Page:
Author(s): Vassiliadis N, Vassiliadis K, Karkavelas G
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Abstract Primary tumours of the heart are rare, their incidence ranging from 0.0017 to 0.28 per cent in various autopsy series (Colucci and Braunwald, 1992). Thirty per cent of these tumours are cardiac myxomas (McAllister and Fenaglio, 1978). The latter are histologically benign but potentially lethal. Sudden death is reported in 15 per cent of cases and is mainly attributed to massive embolism or mechanical interference to blood flow within the heart by the tumour (Fisher, 1983). This incidence could be due to the absence of clinical manifestations of the disease or to the presence of non-specific or subtle ones that preclude early referral for specialist evaluation (Colucci and Braunwald, 1992). Such a poor prognosis is not altogether justified, however, considering the highly sensitive and accurate diagnostic techniques and the level of surgical treatment which can be offered today (Larsson et al., 1989; Roberts, 1989; Bortolloti et al., 1990; Lyons et al., 1991). We present a case diagnosed at post-mortem of an atrial myxoma which had subtle ante-mortem manifestations. This paper should alert the clinician with regard to the need to be aware of the rather obscure clinical presentation which may accompany this potentially treatable condition.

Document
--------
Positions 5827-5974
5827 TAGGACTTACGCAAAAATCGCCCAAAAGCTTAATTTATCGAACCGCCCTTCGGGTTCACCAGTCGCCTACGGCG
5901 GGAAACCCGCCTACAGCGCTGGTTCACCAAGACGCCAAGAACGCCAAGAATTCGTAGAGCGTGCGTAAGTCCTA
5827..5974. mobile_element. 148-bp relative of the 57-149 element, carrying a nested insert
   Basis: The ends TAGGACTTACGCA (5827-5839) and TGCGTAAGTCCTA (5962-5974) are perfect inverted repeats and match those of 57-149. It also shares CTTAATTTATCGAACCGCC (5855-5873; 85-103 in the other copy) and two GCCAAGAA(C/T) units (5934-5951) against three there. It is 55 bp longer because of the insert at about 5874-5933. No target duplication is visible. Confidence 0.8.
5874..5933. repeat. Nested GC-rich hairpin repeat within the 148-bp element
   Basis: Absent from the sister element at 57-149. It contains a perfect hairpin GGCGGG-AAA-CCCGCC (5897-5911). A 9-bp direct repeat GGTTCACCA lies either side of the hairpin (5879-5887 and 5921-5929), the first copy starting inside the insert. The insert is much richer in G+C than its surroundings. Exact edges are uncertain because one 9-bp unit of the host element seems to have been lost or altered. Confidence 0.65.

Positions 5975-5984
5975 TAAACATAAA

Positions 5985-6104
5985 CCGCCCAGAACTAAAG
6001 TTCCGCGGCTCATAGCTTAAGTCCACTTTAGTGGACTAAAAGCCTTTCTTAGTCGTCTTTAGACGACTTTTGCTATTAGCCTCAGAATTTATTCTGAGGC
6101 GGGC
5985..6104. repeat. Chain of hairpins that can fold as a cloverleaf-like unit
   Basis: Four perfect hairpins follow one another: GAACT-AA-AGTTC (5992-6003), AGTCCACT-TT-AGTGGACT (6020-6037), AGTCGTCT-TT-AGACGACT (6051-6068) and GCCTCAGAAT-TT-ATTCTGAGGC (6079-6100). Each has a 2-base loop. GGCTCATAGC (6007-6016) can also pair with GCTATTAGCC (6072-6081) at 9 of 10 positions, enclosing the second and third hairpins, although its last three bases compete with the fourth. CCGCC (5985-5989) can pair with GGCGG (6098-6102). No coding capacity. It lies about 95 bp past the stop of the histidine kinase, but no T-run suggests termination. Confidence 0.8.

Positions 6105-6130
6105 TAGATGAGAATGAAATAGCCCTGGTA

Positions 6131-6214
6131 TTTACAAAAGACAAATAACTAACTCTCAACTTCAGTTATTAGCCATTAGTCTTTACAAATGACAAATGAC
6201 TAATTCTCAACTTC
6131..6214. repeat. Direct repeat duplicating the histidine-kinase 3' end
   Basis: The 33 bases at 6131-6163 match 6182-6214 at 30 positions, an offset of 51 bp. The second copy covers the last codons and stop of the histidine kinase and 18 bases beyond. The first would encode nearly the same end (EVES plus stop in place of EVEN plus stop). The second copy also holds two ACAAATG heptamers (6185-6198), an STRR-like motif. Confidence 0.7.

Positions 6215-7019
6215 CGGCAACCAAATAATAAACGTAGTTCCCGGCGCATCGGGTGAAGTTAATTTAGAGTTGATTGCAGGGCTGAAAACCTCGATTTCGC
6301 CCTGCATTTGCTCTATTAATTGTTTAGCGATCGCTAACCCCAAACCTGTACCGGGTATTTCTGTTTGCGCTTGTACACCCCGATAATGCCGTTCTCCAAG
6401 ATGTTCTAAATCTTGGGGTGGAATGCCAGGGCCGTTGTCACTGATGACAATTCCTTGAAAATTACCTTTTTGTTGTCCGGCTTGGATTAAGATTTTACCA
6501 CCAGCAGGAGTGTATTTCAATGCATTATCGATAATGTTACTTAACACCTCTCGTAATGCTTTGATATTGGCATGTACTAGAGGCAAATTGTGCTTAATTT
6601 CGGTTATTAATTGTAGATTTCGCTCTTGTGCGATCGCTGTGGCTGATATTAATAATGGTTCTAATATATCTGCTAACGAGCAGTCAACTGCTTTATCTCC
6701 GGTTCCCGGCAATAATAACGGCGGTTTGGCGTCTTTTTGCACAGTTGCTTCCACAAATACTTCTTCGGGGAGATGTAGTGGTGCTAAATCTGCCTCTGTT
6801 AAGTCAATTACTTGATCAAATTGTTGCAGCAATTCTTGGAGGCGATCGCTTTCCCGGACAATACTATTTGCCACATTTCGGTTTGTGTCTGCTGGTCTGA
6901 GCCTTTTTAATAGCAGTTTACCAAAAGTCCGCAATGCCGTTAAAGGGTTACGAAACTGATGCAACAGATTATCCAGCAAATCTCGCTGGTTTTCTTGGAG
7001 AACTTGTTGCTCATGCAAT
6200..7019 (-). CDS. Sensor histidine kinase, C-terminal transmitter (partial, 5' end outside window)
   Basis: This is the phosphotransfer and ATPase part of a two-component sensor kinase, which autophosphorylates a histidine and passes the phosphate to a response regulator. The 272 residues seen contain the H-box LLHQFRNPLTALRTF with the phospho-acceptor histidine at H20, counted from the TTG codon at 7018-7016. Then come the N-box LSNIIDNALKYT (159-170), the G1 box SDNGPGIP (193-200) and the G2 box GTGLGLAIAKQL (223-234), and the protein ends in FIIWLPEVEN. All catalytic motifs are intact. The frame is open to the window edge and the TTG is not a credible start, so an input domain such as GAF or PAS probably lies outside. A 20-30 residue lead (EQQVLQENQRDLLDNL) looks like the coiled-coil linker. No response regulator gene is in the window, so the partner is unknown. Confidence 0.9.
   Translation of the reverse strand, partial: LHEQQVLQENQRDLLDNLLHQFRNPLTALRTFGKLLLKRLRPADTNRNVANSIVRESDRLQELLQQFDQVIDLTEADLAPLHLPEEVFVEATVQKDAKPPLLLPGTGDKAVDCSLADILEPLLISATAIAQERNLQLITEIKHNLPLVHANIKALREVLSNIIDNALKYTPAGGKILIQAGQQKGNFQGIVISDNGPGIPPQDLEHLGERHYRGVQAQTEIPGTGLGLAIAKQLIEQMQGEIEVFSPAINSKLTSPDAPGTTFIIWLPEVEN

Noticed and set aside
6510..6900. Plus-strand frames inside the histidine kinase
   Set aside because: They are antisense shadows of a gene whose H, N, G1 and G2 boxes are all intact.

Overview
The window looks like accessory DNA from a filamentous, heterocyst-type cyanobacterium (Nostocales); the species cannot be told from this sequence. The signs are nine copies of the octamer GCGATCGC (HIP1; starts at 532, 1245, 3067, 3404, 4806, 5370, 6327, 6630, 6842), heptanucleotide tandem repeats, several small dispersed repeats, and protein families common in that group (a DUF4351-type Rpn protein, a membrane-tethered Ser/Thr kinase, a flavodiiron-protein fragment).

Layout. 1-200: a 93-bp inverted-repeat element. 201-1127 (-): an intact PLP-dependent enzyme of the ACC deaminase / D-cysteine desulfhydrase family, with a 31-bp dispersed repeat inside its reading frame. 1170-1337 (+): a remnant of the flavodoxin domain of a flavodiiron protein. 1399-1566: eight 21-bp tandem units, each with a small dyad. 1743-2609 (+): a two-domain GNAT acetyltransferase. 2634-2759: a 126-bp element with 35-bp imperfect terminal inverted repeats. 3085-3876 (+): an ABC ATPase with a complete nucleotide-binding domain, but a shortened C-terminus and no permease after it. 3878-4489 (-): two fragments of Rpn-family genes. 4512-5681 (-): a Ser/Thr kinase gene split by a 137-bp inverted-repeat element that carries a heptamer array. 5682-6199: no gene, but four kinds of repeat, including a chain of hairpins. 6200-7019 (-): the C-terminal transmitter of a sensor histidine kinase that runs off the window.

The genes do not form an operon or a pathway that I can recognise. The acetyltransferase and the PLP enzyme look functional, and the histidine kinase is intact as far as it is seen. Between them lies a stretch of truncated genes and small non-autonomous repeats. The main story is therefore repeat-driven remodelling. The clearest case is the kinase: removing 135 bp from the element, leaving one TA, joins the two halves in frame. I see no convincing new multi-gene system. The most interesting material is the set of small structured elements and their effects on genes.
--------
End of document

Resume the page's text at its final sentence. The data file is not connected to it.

This article was published in Med Sci Law
and referenced in Biology and Medicine